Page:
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Old 12-04-2005, 06:23 AM
pzhon pzhon is offline
Join Date: Mar 2004
Posts: 66
Default Re: Poisson and Approximating Binomial

A Poisson distribution has one parameter, its mean, m. That is also its variance, so the standard deviation is sqrt(m). When m is large, a Poisson distribution is well-approximated by a normal distribution with the same mean and standard deviation.

When m is small, say 1, or .01, a Poisson distribution is only very poorly approximated by a normal distribution. When you have a binomial distribution with a low mean, it is much more accurate to use a Poisson approximation than a normal approximation.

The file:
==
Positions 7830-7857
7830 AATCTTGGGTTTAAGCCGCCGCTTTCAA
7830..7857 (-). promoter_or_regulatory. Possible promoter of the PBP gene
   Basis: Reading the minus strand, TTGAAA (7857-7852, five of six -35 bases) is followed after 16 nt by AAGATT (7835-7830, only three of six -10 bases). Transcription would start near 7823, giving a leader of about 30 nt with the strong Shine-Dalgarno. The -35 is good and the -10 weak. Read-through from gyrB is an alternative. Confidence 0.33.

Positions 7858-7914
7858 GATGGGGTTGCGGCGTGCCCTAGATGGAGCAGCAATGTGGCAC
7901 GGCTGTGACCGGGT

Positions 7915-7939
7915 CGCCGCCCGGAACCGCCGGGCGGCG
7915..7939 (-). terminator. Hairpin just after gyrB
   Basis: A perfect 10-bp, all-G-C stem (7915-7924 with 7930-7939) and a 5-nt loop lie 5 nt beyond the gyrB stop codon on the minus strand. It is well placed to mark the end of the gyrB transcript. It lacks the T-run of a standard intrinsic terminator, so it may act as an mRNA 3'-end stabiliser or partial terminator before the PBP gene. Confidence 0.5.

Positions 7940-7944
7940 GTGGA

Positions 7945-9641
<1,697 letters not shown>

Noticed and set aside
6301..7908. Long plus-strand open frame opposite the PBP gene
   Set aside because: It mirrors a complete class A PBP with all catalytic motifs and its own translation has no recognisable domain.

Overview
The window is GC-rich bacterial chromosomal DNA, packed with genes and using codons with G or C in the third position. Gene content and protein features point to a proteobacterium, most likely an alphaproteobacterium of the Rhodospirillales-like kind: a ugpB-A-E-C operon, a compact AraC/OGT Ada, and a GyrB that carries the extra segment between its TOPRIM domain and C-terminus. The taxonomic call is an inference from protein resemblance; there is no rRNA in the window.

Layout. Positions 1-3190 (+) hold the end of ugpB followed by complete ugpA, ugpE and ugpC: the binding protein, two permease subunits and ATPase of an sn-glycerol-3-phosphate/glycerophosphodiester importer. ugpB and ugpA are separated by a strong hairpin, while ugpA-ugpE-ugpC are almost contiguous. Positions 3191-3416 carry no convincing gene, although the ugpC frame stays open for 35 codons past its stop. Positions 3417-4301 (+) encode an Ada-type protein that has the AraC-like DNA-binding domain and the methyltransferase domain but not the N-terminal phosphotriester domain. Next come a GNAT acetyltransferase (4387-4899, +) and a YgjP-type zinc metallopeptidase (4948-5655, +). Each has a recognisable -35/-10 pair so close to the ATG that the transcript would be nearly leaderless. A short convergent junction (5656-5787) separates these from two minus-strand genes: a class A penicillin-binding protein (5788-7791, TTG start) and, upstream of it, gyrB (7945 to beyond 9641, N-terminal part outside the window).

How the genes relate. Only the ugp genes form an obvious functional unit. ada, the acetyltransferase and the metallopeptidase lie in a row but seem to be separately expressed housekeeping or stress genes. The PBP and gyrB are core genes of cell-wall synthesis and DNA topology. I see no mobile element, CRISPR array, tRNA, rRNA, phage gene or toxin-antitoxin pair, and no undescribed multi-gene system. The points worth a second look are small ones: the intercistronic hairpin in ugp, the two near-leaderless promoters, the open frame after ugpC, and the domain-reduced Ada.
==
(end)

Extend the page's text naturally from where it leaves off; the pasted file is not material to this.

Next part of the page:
3) Is it possible given the information I gave above to provide some range of error for any estimated distribution? Since P(rare event) was estimated from running 30MM trials and seeing 300 occurrences, can we somehow infer some cloud of error around any distribution we come up with?

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That's a statistics question rather than a probability question. You can use the Poisson distributions to find confidence intervals about your observed P, but what is appropriate depends on how you will use P.
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